The Environment Agency is continuing to carry out its regulation of a historic, non-hazardous landfill site in Wednesfield, where construction of a new solar farm is currently underway.
City of Wolverhampton Council, the current operator of the closed Bowmans Harbour landfill, is enabling The Royal Wolverhampton NHS Trust to develop the site to generate significant levels of renewable energy to power the nearby New Cross Hospital, in a step towards its goal of becoming net carbon zero by 2040.
As part of the planning process, City of Wolverhampton Council is required to manage the landfill in its closed state by retaining the existing landfill monitoring infrastructure and continuing to provide access for the Environment Agency to carry out its regulation of the site.
The Environment Agency has also highlighted to the council of the need to avoid damage to the cap of the landfill to prevent any issues going forward.
The site, which was formerly mined for coal, was operated as a landfill until it was closed and capped in 1996-1997. Since then, the Environment Agency has continued to regulate the site, ensuring monitoring and maintenance of the site is managed in accordance with the site’s environmental permit.
The solar farm, which at 11 hectares, is the size of around 22 football pitches and is due to be operational by summer this year, even though the site will not be fully complete by this time. It is estimated that the solar energy will power the hospital for three quarters of the year – around 288 days of self-generated renewable energy.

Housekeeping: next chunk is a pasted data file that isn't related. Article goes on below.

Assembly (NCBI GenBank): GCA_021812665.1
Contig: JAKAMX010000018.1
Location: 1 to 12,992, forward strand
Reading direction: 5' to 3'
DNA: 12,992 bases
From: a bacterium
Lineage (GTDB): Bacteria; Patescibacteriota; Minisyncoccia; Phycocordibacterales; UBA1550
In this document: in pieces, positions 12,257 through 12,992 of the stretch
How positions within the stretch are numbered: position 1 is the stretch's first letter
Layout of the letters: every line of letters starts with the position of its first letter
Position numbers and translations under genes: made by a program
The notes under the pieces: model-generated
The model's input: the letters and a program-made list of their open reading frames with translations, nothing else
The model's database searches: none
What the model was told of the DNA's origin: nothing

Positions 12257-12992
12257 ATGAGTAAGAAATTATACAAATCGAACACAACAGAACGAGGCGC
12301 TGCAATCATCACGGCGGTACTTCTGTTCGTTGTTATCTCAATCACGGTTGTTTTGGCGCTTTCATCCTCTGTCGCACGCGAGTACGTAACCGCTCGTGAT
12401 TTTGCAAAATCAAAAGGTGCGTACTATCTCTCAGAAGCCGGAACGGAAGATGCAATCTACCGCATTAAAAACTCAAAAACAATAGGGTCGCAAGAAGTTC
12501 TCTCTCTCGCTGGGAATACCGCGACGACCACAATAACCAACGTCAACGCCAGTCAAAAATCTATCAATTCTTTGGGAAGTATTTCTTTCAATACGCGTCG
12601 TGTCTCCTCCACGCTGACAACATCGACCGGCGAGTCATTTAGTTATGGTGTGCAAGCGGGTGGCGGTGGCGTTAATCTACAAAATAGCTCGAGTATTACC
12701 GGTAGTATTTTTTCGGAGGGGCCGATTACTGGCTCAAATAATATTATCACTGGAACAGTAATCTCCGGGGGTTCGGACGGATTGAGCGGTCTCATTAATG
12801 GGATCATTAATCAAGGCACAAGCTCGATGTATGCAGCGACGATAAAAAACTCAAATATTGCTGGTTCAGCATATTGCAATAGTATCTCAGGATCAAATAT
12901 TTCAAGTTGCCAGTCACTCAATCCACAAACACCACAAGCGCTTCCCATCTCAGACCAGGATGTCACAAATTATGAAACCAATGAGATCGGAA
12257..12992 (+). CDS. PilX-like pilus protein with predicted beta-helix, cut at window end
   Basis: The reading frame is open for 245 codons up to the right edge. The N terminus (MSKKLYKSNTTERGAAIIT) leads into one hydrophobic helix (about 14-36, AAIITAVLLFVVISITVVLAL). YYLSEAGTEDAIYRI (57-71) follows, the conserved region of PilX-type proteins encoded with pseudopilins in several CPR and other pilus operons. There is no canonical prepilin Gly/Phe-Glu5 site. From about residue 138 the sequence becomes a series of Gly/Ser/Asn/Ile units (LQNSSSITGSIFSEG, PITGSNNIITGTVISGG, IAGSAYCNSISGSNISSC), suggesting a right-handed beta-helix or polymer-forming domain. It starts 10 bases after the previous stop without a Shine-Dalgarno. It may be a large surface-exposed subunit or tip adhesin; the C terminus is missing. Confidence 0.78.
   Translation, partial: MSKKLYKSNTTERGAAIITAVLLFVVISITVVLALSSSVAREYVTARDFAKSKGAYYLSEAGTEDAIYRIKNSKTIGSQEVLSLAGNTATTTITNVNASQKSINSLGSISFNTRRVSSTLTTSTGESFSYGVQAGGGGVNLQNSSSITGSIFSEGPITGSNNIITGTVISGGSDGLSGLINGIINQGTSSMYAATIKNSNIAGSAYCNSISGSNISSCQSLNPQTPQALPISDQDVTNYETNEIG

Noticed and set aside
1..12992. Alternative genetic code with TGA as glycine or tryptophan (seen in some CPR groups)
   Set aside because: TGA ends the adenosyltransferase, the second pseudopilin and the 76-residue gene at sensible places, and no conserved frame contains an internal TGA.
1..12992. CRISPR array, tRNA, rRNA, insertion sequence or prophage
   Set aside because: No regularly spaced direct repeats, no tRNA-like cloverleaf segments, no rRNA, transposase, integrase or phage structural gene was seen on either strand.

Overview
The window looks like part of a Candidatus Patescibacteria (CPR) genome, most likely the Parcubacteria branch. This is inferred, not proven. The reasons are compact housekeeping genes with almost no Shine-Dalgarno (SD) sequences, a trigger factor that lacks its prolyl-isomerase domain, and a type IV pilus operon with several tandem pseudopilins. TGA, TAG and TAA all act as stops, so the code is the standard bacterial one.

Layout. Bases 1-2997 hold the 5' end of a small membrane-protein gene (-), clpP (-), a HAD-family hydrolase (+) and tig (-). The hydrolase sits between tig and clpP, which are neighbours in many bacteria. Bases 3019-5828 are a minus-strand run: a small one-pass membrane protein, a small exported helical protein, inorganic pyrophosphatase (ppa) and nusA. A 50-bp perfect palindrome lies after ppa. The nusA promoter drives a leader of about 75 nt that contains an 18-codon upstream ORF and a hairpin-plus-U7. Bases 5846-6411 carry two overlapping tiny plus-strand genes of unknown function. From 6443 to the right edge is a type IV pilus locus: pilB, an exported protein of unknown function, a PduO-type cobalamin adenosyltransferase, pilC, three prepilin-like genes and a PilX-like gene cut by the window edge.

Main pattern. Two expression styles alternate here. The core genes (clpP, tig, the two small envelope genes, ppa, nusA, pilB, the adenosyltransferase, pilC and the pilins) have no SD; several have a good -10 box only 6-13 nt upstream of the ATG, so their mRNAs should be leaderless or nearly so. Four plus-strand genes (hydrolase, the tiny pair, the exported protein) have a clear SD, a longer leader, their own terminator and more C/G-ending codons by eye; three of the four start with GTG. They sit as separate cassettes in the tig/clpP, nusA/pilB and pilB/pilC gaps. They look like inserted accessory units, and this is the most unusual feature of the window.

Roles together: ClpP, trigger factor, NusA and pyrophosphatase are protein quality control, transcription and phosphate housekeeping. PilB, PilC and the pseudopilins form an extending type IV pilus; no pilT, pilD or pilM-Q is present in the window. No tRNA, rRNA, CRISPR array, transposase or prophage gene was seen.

Joe Craddock, Environment Officer at the Environment Agency said:
It’s fantastic to see a former landfill being used in this way to provide a renewable energy source for the hospital.
We have taken the opportunity of working with the council to not only maintain but also improve the infrastructure of the closed landfill. We have required City of Wolverhampton Council to review and improve the leachate and gas wells on the site and make updates to the gas flare.*
We will continue to monitor and manage the site as it changes its use into a new source of renewable energy.
The improvements to the landfill infrastructure are important as they reduce the amount of greenhouse gasses being emitted from the site.
The solar farm is located approximately 1 mile to the north-east of Wolverhampton city centre and approximately 0.5 mile south of Wednesfield village centre.
The solar farm is planned to produce 6.9 megawatts-peak per annum which will be fed direct to New Cross Hospital. New Cross Hospital will be the first hospital in England to fully utilise and operate its own facility providing renewable energy.
The repository at Bowmans Harbour is the subject of an existing environmental permit issued to City of Wolverhampton Council by the Environment Agency in respect of environmental monitoring.
The Environment Agency regulates the environmental permits held by a landfill operator, including a closed landfill. Within the environmental permits there are conditions controlling the operations that the site can carry out, which cover emission limits and the location and frequency of environmental monitoring.
The conditions of the environmental permit are designed to prevent pollution and minimise impacts to the environment and human health. Appropriate measures are required to be taken by the holder of the environmental permit through the application of best practice.
There is a long-term monitoring contract in place with City of Wolverhampton Council to meet the conditions of the environmental permit.
Less potent greenhouse gasses are emitted if the landfill gas is burnt as opposed to being vented* so reducing the volume of gas being vented on the site will have a positive effect on the environment in terms of the greenhouse gases being emitted by the site.
- When the gas is vented, a higher percentage of methane is released to the atmosphere which has a greater greenhouse effect. Burning the landfill gas reduces the volume of more potent greenhouse gases being released.